COASTGUARD volunteers have urged amateur tuna fishing crews to check their equipment after two rescues off Portland yesterday due to engine failure.
Nanjing Night Net

The first distress call came about 10.30am from a stricken boat about 30 miles off the coast with the caller reporting a seized engine.

It took about four hours of towing to bring the boat back to Portland harbour boat ramp.

While the Coastguard was heading out for the rescue, another boat crew off Cape Nelson made a distress call to report their anchor had broken and the engine had failed.

Coastguard flotilla commander Stephen Brown said he decided to call in Portland Surf Lifesaving Club which was closer to the drama.

“We were too far out and, considering the fishing craft was drifting towards Cape Nelson, we decided the surf club’s six-metre rescue boat could reach it much sooner,” Mr Brown told The Standard yesterday.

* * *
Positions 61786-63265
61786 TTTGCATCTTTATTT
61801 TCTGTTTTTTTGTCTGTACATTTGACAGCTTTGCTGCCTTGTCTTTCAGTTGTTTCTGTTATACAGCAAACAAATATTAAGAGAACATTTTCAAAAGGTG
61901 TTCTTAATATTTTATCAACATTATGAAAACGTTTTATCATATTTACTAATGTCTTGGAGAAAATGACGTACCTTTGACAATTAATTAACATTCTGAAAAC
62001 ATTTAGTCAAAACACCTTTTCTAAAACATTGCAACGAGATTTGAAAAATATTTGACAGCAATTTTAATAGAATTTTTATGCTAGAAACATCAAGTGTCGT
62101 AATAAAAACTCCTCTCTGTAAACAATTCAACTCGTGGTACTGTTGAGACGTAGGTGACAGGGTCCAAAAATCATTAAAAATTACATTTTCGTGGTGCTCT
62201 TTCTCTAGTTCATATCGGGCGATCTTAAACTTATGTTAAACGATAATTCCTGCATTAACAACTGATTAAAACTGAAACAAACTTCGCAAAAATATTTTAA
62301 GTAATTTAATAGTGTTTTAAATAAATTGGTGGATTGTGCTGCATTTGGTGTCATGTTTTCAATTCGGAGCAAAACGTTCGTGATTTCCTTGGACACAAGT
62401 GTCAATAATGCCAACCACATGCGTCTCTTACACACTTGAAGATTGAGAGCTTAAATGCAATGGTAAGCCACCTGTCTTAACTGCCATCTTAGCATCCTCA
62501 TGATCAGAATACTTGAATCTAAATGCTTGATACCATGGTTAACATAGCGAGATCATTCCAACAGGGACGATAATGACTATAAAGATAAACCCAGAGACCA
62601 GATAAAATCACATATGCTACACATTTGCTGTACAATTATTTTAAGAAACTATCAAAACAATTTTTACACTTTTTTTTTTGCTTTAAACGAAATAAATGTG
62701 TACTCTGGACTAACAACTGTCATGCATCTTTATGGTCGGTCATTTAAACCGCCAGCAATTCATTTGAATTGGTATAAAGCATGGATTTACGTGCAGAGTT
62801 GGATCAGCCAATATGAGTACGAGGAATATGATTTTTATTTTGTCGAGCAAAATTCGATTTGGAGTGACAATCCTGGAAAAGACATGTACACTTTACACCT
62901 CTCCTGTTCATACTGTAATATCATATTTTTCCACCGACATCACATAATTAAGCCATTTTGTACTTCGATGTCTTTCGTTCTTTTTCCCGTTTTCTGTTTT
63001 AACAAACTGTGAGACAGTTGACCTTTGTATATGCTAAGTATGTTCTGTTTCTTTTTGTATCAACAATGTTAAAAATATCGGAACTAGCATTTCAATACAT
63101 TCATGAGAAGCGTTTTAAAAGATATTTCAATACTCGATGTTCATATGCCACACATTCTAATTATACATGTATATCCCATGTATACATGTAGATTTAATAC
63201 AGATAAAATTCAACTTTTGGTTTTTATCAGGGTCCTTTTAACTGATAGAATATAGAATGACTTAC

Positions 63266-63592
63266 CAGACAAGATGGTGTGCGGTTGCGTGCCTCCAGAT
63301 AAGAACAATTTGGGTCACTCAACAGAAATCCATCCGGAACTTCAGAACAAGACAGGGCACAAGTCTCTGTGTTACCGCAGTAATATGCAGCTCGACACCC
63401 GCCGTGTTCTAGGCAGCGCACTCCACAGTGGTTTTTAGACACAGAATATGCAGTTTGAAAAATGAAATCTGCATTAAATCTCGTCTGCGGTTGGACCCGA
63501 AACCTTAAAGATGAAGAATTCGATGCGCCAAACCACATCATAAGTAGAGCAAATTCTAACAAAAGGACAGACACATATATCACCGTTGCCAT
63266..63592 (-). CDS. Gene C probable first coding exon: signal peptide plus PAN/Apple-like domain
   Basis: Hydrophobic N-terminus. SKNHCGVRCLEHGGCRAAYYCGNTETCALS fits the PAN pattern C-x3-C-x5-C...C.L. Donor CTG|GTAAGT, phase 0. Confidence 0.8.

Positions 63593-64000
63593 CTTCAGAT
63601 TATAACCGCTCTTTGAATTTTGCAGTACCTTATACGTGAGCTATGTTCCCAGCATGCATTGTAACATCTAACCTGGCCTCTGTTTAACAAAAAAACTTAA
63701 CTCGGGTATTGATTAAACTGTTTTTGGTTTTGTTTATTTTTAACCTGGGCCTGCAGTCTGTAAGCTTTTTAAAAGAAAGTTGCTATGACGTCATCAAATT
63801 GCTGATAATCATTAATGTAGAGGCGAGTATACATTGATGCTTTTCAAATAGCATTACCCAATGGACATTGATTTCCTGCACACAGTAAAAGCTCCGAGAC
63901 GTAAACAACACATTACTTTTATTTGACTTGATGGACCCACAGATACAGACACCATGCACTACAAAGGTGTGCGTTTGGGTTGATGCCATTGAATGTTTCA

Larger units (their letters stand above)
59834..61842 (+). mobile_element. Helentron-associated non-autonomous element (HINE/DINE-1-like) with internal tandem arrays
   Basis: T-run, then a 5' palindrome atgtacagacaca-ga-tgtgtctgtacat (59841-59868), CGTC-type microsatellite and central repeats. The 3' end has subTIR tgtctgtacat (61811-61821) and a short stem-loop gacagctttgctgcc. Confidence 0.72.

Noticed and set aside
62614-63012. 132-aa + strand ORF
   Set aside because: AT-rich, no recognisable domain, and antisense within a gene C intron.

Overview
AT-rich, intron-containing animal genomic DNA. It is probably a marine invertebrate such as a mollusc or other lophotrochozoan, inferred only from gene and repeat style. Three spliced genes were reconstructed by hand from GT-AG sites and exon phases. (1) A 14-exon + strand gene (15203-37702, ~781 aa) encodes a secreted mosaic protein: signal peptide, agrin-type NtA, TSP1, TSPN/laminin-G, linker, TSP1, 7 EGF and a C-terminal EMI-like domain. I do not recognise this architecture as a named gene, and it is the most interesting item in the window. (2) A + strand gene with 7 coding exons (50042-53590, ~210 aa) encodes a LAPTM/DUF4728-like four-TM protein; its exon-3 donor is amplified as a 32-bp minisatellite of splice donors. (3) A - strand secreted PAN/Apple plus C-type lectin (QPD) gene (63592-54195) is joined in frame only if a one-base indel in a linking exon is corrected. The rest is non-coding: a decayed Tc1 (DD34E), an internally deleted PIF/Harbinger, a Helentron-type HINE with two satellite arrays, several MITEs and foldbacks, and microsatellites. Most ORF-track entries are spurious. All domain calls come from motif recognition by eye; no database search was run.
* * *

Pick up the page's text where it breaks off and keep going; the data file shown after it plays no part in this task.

“Our advice is for all boat owners to check their electrical and mechanical equipment before heading out for tuna season,” he said.

“They should also install VHF radios which have a longer range than the mandatory marine radios.

“Early in the season last year there were quite a few call-outs because of breakdowns.

“This weekend there were in excess of 100 boat crews on the sea looking for southern bluefin tuna.

“They didn’t catch much, but reports indicate a lot more schools of fish are heading this way, so it will get busier.”

Portland is popular because the continental shelf where tuna schools feed is relatively close, about 25 nautical miles off the coast.

However, some crews travel up to 50 miles out in the chase of a good catch.

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